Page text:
cover image The Family Roe: An American Story

The Family Roe: An American Story

Joshua Prager. Norton, $35 (672p) ISBN 978-0-393-24771-8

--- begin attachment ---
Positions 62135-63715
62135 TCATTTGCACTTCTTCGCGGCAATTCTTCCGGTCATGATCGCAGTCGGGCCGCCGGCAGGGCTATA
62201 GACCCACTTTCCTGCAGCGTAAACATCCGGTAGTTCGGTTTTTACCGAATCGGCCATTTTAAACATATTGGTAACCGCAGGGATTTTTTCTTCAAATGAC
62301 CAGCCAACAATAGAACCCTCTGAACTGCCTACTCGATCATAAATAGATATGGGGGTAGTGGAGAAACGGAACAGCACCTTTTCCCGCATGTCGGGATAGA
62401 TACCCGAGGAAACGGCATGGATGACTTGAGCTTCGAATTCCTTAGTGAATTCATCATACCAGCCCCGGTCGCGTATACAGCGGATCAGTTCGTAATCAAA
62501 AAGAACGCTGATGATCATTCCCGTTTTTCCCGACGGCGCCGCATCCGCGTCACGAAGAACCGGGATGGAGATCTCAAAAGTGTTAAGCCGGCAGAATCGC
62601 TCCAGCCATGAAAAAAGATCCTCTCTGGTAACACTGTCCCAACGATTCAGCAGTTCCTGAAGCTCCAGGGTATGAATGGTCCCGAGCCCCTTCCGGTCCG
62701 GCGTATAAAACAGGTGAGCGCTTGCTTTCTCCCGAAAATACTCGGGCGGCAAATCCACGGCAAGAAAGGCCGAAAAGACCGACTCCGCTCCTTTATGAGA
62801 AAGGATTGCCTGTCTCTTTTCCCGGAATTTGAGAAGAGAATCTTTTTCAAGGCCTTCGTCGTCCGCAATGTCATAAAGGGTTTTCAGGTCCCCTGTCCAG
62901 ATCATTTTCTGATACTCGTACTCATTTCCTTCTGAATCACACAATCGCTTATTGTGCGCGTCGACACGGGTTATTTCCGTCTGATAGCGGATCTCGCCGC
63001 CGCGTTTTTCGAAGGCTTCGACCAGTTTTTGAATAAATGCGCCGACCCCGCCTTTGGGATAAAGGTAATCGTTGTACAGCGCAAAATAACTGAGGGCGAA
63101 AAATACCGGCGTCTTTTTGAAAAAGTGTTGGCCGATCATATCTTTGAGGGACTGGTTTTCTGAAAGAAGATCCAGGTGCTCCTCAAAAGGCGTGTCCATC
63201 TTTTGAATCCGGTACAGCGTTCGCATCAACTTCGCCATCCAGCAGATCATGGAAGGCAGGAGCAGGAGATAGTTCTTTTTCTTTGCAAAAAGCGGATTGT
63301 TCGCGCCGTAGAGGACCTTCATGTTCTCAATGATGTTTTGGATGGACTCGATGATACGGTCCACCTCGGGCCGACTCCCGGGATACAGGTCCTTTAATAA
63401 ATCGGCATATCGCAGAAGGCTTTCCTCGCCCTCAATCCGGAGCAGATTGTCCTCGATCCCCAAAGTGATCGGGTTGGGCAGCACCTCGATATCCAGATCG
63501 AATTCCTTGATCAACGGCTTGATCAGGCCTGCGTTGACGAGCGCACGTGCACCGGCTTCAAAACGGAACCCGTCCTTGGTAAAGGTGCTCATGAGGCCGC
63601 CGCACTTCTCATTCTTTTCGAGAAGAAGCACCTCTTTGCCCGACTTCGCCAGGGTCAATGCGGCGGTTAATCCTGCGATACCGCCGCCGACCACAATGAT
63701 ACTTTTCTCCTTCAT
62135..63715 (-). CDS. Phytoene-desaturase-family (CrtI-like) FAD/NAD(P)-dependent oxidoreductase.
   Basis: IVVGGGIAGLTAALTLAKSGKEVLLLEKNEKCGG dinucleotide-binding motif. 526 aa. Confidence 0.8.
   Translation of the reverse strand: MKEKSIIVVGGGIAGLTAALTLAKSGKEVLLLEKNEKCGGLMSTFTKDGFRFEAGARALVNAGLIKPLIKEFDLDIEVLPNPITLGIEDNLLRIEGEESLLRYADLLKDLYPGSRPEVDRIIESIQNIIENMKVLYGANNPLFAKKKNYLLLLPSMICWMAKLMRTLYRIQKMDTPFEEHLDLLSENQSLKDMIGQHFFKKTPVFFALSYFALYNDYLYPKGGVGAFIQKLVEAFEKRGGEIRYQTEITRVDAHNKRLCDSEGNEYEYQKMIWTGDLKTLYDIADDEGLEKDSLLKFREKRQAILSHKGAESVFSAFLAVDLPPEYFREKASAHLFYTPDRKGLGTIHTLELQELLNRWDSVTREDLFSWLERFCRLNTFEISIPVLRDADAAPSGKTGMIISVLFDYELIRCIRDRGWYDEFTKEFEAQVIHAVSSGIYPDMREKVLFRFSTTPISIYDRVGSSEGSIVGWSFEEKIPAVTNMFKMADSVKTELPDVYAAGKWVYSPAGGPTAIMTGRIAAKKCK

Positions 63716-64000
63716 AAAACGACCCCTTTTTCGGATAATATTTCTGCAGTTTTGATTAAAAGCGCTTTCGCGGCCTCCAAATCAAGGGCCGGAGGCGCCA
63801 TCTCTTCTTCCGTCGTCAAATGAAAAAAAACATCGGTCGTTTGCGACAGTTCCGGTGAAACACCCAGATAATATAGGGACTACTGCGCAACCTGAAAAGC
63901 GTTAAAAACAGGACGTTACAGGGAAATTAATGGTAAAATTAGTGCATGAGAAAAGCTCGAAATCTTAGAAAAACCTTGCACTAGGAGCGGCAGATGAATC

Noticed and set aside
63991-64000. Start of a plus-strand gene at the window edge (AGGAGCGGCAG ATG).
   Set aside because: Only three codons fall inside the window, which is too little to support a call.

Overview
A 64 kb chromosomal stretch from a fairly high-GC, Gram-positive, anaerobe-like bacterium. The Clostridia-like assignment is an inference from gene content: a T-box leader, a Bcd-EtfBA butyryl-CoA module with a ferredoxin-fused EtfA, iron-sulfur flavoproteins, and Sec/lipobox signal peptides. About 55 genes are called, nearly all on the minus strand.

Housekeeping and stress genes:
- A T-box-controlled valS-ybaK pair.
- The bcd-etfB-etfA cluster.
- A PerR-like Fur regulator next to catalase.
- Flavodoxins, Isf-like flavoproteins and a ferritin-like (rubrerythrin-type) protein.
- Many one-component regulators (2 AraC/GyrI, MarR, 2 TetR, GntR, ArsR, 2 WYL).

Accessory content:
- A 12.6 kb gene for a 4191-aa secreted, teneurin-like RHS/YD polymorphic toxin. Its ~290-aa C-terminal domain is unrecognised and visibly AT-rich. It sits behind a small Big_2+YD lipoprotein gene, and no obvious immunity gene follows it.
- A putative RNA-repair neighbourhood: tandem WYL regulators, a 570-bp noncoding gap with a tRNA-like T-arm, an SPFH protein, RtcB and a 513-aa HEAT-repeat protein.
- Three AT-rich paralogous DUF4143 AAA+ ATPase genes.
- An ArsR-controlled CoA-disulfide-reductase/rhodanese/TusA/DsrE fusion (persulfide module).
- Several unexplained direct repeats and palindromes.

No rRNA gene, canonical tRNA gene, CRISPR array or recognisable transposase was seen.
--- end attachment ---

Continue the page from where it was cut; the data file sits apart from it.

Journalist Prager (The Echoing Green) reveals in this trenchant account the identity of the child at the center of the Supreme Court’s 1973 Roe v. Wade decision that legalized abortion. After giving two previous children up for adoption, Dallas waitress Norma McCorvey (1974–2014) became pregnant for a third time and, under the pseudonym Jane Roe, challenged Texas’s ban on abortion in 1970. By the time the Supreme Court ruled on the case, however, McCorvey had already given birth to a daughter, who was adopted by a Texas couple. Prager profiles Shelley Lynn Thornton, as she’s now known, as well as the two other daughters born to McCorvey; Curtis Boyd, an abortion provider in Texas; Mildred Fay Jefferson, the first Black woman to graduate from Harvard Medical School and a prominent antiabortion activist; and Linda Coffee, one of the attorneys who represented Jane Roe. The book excels in portraying McCorvey, a complicated woman “with an indifference to truth and a need for attention” who falsely claimed that her own mother sought to abort her, and who, in 1995, became an antiabortion advocate, a stance she later said was “an act.” Prager also places her life in the context of her family tree, which included “three generations redirected by unwanted pregnancy.” Nuanced, fine-grained, and gripping, this is a masterful study of the human lives behind a landmark case. (Sept.)